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We turn now to look at the most important nuclear reactions which occur in stars.

hydrogen burning reactions

The most important series of fusion reactions are those converting hydrogen to helium in a process known as hydrogen burning. The chances of four protons fusing together to form helium in one go are completely negligible. Instead, the reaction must proceed through a series of steps. There are many possibilities here, but we will be looking at the two main hydrogen-burning reaction chains: the proton-proton (PP) chain and the carbon-nitrogen (CNO) cycle. The PP chain divides into three main branches, which are called the PPI, PPII and PPIII chains. The first reaction is the interaction of two protons (p or 1H) to form a nucleus of heavy hydrogen (deuteron, d, or 2H), consisting of one proton and one neutron, with the emission of a positron (e+) and a neutrino (e). The deuteron then captures another proton and forms the light isotope of helium with the emission of a -ray. The 3He nucleus can then either interact with another 3He nucleus or with a nucleus of 4He (an particle), which has either already been formed or has been present since the birth of the star. The former case is the last reaction of the PPI chain, whereas the latter reaction leads into either the PPII or the PPIII chain, as shown below:

PPI chain PPII chain PPIII chain
  this starts with reactions 1 and 2   this starts with reactions 1, 2 and 3'
1    p + p --> d + e+ + e 3'    3He + 4He --> 7Be + 4''    7Be + p --> 8B +
2    d + p --> 3He + 4'    7Be + e- --> 7Li + e 5''    8B --> 8Be + e+ + e
3    3He + 3He --> 4He + p + p 5'    7Li + p --> 4He + 4He 6''    8Be --> 4He + 4He

It can be seen that there is another choice in the chain when 7Be either captures an electron to form 7Li in the PPII chain or captures another proton to form 8B in the PPIII chain. At the end of the PPIII chain, the unstable nucleus of 8Be breaks up to form two 4He nuclei. The PP chain reactions are summarized pictorially in figure 17.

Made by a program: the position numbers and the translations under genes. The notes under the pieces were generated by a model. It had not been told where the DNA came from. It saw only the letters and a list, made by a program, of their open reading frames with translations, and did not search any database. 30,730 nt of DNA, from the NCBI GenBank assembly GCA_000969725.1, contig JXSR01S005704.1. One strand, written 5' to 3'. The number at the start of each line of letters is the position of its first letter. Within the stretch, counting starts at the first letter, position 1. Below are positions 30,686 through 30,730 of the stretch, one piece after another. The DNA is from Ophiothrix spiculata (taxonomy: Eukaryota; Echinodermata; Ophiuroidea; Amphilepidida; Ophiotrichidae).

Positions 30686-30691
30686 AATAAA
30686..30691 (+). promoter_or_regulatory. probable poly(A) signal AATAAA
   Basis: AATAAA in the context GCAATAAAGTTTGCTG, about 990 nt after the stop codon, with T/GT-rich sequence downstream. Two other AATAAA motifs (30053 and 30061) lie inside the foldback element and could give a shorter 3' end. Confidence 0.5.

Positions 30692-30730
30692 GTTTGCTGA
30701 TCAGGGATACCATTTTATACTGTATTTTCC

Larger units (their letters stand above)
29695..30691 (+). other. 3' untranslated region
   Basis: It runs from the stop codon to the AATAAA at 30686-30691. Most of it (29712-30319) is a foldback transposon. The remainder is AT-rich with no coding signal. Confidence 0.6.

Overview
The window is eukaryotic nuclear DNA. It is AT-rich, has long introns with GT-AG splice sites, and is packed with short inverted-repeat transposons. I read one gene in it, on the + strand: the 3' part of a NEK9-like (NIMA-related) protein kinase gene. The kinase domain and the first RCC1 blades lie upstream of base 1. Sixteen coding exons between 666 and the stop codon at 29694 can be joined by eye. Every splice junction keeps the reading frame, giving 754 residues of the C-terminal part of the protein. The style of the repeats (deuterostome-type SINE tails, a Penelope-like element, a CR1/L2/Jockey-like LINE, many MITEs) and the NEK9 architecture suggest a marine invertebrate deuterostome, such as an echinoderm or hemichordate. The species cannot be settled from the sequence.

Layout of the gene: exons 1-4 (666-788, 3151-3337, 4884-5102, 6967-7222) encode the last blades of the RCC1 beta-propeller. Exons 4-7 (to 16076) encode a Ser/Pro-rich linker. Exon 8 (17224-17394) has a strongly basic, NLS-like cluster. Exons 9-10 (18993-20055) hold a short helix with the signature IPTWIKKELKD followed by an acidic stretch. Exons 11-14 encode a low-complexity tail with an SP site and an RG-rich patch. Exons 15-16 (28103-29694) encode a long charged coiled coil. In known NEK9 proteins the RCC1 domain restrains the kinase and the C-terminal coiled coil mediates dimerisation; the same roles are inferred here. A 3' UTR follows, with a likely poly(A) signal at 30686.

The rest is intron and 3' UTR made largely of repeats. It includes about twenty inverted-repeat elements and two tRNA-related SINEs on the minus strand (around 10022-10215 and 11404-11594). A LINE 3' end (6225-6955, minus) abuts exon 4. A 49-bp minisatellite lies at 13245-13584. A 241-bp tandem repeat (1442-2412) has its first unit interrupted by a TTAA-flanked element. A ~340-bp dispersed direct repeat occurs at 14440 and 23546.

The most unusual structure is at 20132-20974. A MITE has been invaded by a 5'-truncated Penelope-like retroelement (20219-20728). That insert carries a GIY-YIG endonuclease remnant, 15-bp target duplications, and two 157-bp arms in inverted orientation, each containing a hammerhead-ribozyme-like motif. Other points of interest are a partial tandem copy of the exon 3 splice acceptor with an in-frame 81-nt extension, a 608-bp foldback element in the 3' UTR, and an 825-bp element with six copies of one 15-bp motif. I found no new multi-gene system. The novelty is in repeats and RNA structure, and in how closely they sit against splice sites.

Figure 17: The proton-proton chain.

The reaction rate of the PP chain is set by the rate of the slowest step, which is the fusion of two protons to produce a deuteron. What actually happens in this reaction is that the two protons fuse to form a highly unstable nucleus composed of two protons (a diproton), which immediately decays back into two protons. On rare occasions, however, one of the protons in the diproton will undergo a + decay,

p --> n + e+ + e,

forming a deuteron, which is stable. This reaction occurs via the weak nuclear force and the average proton in the Sun will undergo such a reaction approximately once in the lifetime of the Sun, i.e. once every 1010 years. The subsequent reactions occur much more quickly, with the second step of the PP chain taking approximately 6 seconds and the third step approximately 106 years in the Sun. Note that the neutrino produced by the + decay will most probably leave the star without interacting again, whereas the positron will annihilate with an electron to produce a photon. Note also that the fusion of a free proton with a free neutron to form a deuteron directly is not an important energy source in stars due to the fact that free neutrons decay into protons with a half-life of only 15 minutes.